• Mat Gamel clubbed six homers during spring training, but still the Brewers will hedge their bets at first base following Prince Fielder's departure by carrying Travis Ishikawa, whom you can read more about here (subscription required). The 28-year-old Ishikawa, who spent most of 2009-10 in the big leagues with the Giants, beat out Brooks Conrad for the final Milwaukee roster spot, and he'll begin the year serving primarily as a pinch-hitter and defensive replacement.
• Travis Buck earned a backup outfielder job with the Astros, beating out fellow non-roster invitees Justin Ruggiano and Brad Snyder and waiver claim Fernando Martinez. The trade of Jason Bourgeois this spring leaves Buck and utility infielder Matt Downs as the primary outfield backups.
• The Cubs awarded 25-man roster spots to a Rule 5 pick (Lendy Castillo) and two players they picked up off the scrap heap during spring training, including 36-year-old righty reliever Shawn Camp, who's been kicking around the big leagues since 2004. Camp hit on hard times last year (1.52 WHIP in 66 innings), but he provided effective middle relief for the Blue Jays from 2008-10. Chicago also awarded a roster spot to 29-year-old Joe Mather, who hit .382 (26-for-68) and slugged .691 (14 extra-base hits) this spring. He plays all three outfield posts plus first and third base. (The Cubs' other spring-training acquisition was waiver-claim middle infielder Luis Valbuena, who is out of options but came to the organization on a major league deal.)
American League West
• Japanese import Munenori Kawasaki went 20-for-44 (.455) in spring training (with two extra-base hits) to pace all batters in hitting and make the Mariners' Opening Day roster as the middle-infield backup to Dustin Ackley and Brendan Ryan. The 30-year-old Kawasaki hit .294 in an 11-year career for the SoftBank franchise in Japan. With Kawasaki, Ichiro Suzuki and Hisashi Iwakuma, Seattle has more Nippon Professional Baseball veterans than any other U.S. club.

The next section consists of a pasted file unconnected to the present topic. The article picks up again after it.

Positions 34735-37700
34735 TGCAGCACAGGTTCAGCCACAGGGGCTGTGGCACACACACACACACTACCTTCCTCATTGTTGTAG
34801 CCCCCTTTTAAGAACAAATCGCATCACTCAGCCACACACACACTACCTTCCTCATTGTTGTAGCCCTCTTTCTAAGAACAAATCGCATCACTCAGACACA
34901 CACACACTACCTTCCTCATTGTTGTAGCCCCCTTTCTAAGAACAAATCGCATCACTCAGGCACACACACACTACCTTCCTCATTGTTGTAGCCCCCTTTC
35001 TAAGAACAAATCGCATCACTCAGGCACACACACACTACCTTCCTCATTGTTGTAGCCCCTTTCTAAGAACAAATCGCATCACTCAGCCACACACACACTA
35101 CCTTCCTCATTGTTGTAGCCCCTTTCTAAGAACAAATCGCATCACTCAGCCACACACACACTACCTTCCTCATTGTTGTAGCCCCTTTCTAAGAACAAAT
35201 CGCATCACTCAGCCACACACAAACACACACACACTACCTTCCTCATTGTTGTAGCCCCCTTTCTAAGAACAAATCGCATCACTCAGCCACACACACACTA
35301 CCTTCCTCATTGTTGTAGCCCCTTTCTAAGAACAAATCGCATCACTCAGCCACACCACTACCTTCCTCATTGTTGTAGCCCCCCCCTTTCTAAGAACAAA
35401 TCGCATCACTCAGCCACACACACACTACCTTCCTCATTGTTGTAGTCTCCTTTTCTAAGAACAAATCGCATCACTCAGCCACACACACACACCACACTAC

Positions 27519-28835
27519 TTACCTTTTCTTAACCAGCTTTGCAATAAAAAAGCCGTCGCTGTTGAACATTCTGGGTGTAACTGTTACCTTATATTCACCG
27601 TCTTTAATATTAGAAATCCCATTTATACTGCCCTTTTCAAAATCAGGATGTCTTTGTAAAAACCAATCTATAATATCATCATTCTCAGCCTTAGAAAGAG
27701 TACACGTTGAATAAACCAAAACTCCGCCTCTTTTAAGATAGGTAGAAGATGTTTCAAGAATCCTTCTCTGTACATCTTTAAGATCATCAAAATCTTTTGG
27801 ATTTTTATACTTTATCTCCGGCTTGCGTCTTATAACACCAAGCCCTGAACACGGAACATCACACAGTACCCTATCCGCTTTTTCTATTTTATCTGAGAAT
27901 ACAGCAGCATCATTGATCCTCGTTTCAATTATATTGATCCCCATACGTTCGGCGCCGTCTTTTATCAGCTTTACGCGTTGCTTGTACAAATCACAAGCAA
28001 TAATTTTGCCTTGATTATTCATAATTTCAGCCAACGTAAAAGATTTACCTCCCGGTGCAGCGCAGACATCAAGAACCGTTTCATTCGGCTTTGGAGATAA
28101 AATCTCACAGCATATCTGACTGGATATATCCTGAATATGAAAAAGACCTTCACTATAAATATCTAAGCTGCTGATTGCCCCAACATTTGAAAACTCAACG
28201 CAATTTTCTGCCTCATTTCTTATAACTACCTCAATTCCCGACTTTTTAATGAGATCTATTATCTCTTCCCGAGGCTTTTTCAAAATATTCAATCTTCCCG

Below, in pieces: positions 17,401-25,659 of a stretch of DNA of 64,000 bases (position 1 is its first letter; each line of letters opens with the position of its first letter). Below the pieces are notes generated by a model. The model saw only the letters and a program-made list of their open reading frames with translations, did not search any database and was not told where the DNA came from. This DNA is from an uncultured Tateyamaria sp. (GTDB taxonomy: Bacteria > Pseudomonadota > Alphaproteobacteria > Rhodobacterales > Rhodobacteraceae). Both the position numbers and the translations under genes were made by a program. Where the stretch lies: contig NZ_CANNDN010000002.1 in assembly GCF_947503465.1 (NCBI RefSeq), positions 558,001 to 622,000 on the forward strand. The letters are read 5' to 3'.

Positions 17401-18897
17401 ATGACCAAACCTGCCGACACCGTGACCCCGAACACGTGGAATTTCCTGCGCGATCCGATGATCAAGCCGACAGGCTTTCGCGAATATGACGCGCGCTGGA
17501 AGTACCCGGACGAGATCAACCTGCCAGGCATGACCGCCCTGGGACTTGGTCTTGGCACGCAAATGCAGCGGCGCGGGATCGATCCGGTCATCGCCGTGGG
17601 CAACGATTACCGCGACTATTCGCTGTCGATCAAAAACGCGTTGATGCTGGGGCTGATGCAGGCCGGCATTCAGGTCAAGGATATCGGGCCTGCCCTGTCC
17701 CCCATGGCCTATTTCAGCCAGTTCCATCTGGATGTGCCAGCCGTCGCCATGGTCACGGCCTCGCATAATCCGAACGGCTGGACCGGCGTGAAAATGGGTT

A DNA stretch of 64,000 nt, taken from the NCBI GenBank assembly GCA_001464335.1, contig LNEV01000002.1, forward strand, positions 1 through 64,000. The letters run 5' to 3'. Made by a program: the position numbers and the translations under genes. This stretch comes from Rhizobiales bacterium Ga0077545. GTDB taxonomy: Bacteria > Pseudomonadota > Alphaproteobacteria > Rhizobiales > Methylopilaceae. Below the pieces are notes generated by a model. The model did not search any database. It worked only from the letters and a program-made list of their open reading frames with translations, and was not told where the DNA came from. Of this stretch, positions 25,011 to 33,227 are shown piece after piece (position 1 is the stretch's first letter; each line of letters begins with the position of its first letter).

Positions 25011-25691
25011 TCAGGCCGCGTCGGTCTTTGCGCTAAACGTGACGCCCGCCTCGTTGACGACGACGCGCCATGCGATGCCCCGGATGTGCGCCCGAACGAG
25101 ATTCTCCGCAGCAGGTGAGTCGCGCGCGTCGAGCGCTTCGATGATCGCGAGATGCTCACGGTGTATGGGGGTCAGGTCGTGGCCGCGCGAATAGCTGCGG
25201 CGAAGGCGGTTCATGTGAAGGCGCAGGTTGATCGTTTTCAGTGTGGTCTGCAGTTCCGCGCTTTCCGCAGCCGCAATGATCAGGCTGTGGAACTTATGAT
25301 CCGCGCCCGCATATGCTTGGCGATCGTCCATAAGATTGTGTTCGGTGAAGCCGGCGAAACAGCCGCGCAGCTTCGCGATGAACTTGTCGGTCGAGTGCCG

• Alberto Gonzalez outplayed Luis Hernandez to win the Rangers' utility infield job. You might remember the 28-year-old from his previous engagements with the Yankees, Nationals and Padres.
National League West
• Gregor Blanco has a lengthy track record of drawing walks, slapping singles and playing steady defense in center field, and after hitting .333 (26-for-78) in spring training he made the Giants as the club's fourth outfielder. The 28-year-old has even handled himself well versus big league righties, batting .272/.371/.343 in 634 plate appearances, most of them for the 2008-10 Braves. You can read more about Blanco here (subscription required).
• Three of Jamie Moyer's Rockies rotation-mates weren't even born when the lefthander made his major league debut on June 16, 1986. (They would be Jhoulys Chacin, Juan Nicasio and Drew Pomeranz.) Coming off Tommy John surgery at age 48, Moyer signed a minor league deal with the Rockies and made the team with a strong spring performance (18 innings, 20 hits, eight runs, four walks, 16 strikeouts).
Special Cases: Other Minor League Signees Who Made Opening Day Rosters
• Article XX(B) major league free agents who if sent to Triple-A would have received a $100,000 bonus and automatic June 1 opt-out date: Rick Ankiel, of, Nationals [15-day disabled list]; Miguel Batista, rhp, Mets; Juan Cruz, rhp, Pirates; Willie Harris, of, Reds; Jason Isringhausen, rhp, Angels; Cesar Izturis, ss, Brewers; Scott Linebrink, rhp, Cardinals; Jose Lopez, 3b, Indians; Kevin Millwood, rhp, Mariners; Xavier Nady, 1b, Nationals; Vicente Padilla, rhp, Red Sox; Juan Pierre, of, Phillies; Omar Vizquel, 2b, Blue Jays; Dan Wheeler, rhp, Indians; and Jamey Wright, rhp, Dodgers.